Knowledge abuot the pay gap does not surprise me. The "degree" of difference does, yes, pun intended. the chart highlights this fairly dramatically, taken from this blog with link to original publication (http://kaysteiger.com/). Other images are taken from the document, which can be found in PDF at the following link (http://www9.georgetown.edu/grad/gppi/hpi/cew/pdfs/collegepayoff-complete.pdf).
Women have to have a PhD to earn as much as a man with a Bachelor's degree. These data only include those who have worked full time, when time off work to raise children or due to disability is taken into account there is an even greater difference, at all educational levels but especially at the lowest level. A 90% difference!
the differences in wages are not just restricted to gender, however. Race, also, shows large differences.
It seems there remains a lot of work to be done towards greater equality between race and gender with regard to wages, and this is certainly not a problem restricted to the USA. I wonder how much relates to differences in approaches to work, such as asking for higher wages (http://www.guardian.co.uk/) and how much is down to discrimination. Either way, there is still a gap that needs addressing, although I am not entirely sure how one wuold go about doing that.
While genders disparity and the debate about mysogyny continues, there are some concerning trends in the debate on both sides among the extremists. One of these is the perception that women are constantly in fear of being raped or being victimised and that our whole lives revolve around this and the male privalledge that cushions men against it. Except, it is not true. Women are not victims by nature of being female, not all of us live with this constant fear and men are not immune from being victims of rape or violence. There are battles to be fought for recognition in rape cases, especially with regard to the characterisation of individuals who have been raped and the influence of their sexual behaviour has on whether they can consent or not, but gender biases hurt both men and women. The first article highlights a shocking example about the conseqence of a young woman reporting her rape to the auhorities (http://thesocietypages.org/socimages/2011/07/12/reception-of-rape-victims-silsbee-tx-edition/). This is a problem and the stigma about rape is NOT gender specific, although there may be different ways in which male and female rape is handled, as highlighted in the second artcle (this was linked to in today's Skepchicks quickies) about male rape in war and regions on conflict. It is a difficult read and a possible trigger.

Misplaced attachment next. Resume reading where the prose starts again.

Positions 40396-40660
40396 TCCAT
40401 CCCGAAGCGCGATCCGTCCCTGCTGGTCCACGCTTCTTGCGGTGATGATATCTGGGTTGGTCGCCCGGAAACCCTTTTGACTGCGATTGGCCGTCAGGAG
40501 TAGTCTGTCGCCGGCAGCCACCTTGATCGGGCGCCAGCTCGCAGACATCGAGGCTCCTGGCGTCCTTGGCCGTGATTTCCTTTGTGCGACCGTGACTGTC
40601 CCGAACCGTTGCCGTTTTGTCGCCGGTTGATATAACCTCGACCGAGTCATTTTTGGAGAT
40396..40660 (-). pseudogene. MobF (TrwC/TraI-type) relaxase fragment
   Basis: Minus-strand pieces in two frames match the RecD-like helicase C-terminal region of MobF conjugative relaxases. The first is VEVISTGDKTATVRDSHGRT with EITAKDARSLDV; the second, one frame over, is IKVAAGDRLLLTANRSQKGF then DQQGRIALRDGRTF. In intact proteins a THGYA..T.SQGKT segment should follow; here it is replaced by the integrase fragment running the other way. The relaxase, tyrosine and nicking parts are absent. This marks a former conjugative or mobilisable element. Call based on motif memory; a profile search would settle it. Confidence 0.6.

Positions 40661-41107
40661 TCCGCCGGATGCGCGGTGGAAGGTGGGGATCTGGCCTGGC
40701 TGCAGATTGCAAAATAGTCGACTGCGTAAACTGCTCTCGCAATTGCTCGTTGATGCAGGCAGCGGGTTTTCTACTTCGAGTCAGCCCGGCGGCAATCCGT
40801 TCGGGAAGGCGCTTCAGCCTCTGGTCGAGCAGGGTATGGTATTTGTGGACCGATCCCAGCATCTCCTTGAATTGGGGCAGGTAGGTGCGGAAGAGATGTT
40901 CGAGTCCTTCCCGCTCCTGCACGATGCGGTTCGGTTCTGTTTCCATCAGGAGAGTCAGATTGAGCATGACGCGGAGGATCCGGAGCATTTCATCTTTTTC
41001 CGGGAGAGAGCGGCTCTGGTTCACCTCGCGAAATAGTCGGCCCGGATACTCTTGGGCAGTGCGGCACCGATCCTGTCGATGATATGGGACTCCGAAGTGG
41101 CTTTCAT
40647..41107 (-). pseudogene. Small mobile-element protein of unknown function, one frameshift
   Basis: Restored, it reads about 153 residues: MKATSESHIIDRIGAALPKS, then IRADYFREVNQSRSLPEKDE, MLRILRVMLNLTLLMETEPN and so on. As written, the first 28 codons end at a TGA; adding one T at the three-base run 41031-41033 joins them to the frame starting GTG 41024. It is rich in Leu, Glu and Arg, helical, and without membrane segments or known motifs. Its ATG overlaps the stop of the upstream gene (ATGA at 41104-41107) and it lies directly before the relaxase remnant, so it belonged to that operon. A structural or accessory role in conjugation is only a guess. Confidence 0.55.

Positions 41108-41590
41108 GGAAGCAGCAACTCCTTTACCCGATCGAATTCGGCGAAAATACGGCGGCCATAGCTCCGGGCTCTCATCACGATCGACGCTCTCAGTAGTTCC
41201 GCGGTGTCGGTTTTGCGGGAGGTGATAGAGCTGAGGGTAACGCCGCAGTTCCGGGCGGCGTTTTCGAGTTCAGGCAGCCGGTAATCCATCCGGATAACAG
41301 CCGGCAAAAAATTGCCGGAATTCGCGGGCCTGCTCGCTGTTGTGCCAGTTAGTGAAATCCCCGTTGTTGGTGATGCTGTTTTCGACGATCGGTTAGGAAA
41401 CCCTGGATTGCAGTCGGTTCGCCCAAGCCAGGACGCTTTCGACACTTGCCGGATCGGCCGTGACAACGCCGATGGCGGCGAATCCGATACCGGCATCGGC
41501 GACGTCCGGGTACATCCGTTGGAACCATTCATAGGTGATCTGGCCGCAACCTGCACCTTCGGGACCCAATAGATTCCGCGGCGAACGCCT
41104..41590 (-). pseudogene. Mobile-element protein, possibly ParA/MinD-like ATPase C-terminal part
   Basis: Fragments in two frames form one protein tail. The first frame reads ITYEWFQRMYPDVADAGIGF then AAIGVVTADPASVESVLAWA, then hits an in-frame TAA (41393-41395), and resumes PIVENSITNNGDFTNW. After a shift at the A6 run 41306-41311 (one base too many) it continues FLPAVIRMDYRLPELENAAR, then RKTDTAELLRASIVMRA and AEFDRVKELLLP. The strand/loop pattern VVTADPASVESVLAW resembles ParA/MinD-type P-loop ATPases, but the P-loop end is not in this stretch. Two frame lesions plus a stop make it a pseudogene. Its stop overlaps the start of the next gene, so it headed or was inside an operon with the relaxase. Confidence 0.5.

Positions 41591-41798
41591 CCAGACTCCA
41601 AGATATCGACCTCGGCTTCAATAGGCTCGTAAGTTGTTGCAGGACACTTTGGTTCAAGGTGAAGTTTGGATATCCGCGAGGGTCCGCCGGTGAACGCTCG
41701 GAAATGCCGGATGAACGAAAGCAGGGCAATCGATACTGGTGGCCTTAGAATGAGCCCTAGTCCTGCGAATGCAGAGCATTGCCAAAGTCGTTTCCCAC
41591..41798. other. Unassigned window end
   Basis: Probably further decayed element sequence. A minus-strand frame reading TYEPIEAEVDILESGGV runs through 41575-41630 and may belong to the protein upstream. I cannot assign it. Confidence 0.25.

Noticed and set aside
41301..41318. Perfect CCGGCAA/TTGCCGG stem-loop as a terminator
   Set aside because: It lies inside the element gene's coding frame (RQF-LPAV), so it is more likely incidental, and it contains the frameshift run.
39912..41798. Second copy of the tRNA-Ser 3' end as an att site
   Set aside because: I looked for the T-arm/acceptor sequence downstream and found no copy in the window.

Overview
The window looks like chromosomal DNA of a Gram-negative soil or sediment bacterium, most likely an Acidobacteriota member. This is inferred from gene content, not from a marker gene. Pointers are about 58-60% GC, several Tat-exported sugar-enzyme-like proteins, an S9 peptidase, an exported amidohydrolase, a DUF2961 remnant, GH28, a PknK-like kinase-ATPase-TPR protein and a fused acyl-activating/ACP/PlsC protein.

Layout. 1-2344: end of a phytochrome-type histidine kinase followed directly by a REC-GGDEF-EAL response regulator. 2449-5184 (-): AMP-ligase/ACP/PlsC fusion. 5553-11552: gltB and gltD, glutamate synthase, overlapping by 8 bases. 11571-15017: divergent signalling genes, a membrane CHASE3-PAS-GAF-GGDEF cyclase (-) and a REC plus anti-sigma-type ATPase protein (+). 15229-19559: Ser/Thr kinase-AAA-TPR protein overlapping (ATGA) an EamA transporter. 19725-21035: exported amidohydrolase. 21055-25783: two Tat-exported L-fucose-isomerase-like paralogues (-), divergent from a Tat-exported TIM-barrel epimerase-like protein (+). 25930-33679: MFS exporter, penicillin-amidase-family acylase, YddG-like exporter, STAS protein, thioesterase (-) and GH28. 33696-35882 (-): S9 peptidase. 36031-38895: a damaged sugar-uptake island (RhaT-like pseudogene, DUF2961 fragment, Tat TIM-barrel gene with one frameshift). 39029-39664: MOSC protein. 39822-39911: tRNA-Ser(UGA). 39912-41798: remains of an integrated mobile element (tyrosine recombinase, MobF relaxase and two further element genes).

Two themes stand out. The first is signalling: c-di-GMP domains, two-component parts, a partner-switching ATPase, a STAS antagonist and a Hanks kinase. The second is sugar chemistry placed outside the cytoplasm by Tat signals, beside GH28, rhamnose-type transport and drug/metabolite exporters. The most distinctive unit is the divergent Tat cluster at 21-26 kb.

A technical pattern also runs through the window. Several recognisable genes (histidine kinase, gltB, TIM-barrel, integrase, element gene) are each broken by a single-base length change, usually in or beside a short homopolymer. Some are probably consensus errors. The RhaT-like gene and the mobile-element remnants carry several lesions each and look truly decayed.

Some of the non-graphic quotes from the male rape article that struck me follow.
"Part of the activism around women's rights is: 'Let's prove that women are as good as men.' But the other side is you should look at the fact that men can be weak and vulnerable."
"Secretary of State Hillary Clinton recently announced $44m to implement this (The UN Security Council Resolution 1325) resolution. Because of its entirely exclusive focus on female victims, it seems unlikely that any of these new funds will reach the thousands of men and boys who suffer from this kind of abuse. Ignoring male rape not only neglects men, it also harms women by reinforcing a viewpoint that equates 'female' with 'victim', thus hampering our ability to see women as strong and empowered. In the same way, silence about male victims reinforces unhealthy expectations about men and their supposed invulnerability"
"As I leave Uganda, there's a detail of a story that I can't forget. Before receiving help from the RLP, one man went to see his local doctor. He told him he had been raped four times, that he was injured and depressed and his wife had threatened to leave him. The doctor gave him a Panadol."
Skeptical kinkster musing on whatever takes my fancy!